A public house was to be valued for rating under the 1869 Act. The question was whether the 1920 regulations, which limited the rent which could be charged, limited also the rating value.
Held: The statutory hypothesis used in setting a rateable value of a hereditament is the means of establishing the value of the occupier’s occupation and that the amount that the occupier actually pays in the real world in order to occupy the hereditament, whether that amount arises from an agreement or by force of statute, will not be evidence of this value unless it accords, or can be adjusted to accord, with the statutory hypothesis. The statutory restriction was not material to the determination of the valuation for the purposes of rating.
Buckmaster L said: ‘From the earliest time, it is the inhabitant that has to be taxed. It is in respect of his occupation that the rate is levied, and the standard in the Act is nothing more but a means of finding out what the value of that occupation is for the purposes of the assessment. In my opinion, the rent that the tenant might reasonably be expected to pay is the rent which, apart from all conditions affecting or limiting its receipt in the hands of the landlord, would be regarded as a reasonable rent for the tenant who occupied under the conditions which the statute of 1869 imposes.’ Lord Parmoor: ‘ Under 43 Eliz.c.2, rates are to be levied upon every occupier of lands, houses etc. The distinction between occupier and owner, in this connection, is of primary importance. The occupation of property may be, and often is, distinct from its value to the owner. This distinction would probably be emphasised where an artificial statutory maximum is fixed and a statutory restriction prevents an owner from recovering from any tenant a greater amount, as rent, than the statutory maximum.’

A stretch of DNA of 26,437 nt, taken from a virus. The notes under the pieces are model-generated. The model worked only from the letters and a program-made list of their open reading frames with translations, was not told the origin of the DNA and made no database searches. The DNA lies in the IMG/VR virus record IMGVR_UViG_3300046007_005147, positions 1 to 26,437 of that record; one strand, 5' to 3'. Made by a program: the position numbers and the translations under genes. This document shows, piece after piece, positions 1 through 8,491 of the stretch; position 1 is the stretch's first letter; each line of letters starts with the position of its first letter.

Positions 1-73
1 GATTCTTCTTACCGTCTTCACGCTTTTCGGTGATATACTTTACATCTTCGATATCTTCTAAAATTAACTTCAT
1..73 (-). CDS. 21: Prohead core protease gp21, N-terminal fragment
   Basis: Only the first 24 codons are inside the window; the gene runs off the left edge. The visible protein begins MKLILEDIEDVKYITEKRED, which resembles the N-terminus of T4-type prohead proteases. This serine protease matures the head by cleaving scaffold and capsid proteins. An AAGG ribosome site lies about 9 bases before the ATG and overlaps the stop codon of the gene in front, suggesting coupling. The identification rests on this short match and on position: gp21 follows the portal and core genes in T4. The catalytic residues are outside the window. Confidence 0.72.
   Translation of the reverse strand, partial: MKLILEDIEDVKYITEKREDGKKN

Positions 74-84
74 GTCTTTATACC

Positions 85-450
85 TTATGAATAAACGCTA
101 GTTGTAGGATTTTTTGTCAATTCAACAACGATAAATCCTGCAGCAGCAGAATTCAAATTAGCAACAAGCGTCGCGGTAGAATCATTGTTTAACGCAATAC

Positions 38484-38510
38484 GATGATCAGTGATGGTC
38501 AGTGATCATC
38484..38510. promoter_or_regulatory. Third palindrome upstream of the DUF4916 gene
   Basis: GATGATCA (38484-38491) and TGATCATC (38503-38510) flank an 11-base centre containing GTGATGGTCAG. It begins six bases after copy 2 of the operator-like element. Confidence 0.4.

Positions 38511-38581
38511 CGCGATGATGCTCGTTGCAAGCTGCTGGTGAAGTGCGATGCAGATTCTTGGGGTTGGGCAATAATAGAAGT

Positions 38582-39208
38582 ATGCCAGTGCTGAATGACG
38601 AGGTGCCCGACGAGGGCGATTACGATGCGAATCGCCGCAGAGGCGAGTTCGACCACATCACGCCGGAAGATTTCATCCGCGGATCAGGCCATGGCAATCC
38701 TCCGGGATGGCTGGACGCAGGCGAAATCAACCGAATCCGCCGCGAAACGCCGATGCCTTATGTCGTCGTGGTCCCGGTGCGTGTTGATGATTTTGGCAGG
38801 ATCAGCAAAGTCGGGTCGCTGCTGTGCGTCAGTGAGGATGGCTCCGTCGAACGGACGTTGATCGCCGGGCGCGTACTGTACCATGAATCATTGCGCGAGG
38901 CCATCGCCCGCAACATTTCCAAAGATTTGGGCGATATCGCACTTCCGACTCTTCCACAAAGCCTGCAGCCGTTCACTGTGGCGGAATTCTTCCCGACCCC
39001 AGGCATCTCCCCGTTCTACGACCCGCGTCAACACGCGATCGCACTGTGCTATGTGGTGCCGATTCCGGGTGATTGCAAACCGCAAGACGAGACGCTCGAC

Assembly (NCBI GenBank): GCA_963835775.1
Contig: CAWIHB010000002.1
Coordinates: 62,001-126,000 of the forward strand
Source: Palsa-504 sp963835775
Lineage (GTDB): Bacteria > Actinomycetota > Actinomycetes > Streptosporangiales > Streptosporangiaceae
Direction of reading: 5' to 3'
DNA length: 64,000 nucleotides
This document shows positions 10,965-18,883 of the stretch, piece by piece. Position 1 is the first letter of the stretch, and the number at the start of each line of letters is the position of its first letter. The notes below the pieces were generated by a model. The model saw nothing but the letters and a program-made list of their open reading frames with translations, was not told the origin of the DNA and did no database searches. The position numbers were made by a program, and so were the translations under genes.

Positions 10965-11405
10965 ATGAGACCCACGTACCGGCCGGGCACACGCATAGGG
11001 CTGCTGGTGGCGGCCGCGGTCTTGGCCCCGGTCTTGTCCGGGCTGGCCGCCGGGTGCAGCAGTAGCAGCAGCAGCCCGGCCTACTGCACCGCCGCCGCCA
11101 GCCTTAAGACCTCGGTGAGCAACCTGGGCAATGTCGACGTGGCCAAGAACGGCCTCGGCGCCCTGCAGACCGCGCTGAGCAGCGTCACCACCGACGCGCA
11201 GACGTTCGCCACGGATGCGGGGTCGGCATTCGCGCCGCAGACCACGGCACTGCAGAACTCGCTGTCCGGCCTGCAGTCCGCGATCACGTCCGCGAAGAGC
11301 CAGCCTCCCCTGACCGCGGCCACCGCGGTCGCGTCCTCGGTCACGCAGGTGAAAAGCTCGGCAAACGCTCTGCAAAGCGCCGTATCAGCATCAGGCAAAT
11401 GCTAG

Lord Buckmaster, Lord Parmoor, Lord Atkinson, Lord Carson
 AC 93
Valuation (Metropolis) Act 1869, Increase of Rent and Mortgage Interest (Restrictions) Act 1920
England and Wales
Cited – Orange PCS v Alan Roy Bradford (Valuation Officer) CA 17-Feb-2004
The claimant challenged the rating of the land it had used for the erection of a mobile ohone mast.
Held: Even though the company had the statutory right to place a mast in this location and without payment, for rating purposes the officer . .
Cited – Newbigin (Valuation Officer) v SJ and J Monk (A Firm) SC 1-Mar-2017
The court was asked: ‘Does a commercial building which is in the course of redevelopment have to be valued for the purposes of rating as if it were still a useable office? ‘
Held: Appeal from decision of CA granted. On the facts found by the . .
Lists of cited by and citing cases may be incomplete.
Updated: 11 November 2021; Ref: scu.193770